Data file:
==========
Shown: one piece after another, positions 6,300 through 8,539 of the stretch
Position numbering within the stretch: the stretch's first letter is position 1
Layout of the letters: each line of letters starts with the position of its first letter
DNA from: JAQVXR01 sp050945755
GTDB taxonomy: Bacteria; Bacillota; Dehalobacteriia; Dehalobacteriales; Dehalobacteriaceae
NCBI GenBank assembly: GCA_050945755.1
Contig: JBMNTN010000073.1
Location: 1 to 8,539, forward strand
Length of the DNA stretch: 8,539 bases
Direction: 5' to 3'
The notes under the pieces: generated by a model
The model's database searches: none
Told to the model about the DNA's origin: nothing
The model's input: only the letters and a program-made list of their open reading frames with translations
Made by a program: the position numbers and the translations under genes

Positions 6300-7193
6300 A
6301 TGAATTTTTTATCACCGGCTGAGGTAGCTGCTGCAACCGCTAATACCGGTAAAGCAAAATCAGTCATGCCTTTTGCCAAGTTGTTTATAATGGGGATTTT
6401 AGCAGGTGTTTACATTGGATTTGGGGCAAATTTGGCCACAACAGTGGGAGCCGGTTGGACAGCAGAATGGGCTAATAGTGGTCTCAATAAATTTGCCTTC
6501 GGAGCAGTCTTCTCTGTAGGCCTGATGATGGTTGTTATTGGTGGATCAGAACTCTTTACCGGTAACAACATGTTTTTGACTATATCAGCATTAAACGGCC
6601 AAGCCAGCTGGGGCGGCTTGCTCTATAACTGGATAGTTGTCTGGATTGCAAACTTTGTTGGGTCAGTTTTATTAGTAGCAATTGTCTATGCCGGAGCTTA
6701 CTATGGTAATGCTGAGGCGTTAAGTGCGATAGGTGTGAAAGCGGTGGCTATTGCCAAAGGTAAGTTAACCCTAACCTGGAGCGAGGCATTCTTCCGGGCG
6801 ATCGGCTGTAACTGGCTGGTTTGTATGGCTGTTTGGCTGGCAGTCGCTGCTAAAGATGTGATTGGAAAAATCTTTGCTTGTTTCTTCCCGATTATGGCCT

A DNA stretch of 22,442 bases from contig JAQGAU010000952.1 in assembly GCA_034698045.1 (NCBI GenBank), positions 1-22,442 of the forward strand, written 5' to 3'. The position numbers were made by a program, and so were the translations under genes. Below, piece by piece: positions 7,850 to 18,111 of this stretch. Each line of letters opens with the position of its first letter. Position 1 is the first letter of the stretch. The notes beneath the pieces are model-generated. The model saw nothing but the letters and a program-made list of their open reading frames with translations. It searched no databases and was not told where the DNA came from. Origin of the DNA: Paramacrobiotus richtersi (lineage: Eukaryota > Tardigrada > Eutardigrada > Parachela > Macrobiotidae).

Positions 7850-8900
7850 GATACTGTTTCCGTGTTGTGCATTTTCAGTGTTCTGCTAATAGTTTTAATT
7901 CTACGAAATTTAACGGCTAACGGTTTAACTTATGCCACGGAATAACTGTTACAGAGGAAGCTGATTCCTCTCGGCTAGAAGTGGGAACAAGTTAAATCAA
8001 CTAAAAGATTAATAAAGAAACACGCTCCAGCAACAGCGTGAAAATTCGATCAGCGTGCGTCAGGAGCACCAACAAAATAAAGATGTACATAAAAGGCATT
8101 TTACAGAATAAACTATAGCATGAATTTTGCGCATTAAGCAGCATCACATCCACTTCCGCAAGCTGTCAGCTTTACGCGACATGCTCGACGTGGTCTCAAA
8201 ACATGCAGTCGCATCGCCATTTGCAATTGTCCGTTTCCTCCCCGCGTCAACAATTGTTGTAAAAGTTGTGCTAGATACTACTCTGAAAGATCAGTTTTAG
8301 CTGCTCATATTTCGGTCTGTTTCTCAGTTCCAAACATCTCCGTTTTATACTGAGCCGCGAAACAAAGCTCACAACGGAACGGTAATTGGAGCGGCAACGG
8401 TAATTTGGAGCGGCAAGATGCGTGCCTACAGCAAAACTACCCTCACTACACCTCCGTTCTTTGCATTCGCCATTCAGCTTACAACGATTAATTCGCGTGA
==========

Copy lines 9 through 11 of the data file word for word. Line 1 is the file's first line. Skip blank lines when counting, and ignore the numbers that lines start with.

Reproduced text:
Length of the DNA stretch: 8,539 bases
Direction: 5' to 3'
The notes under the pieces: generated by a model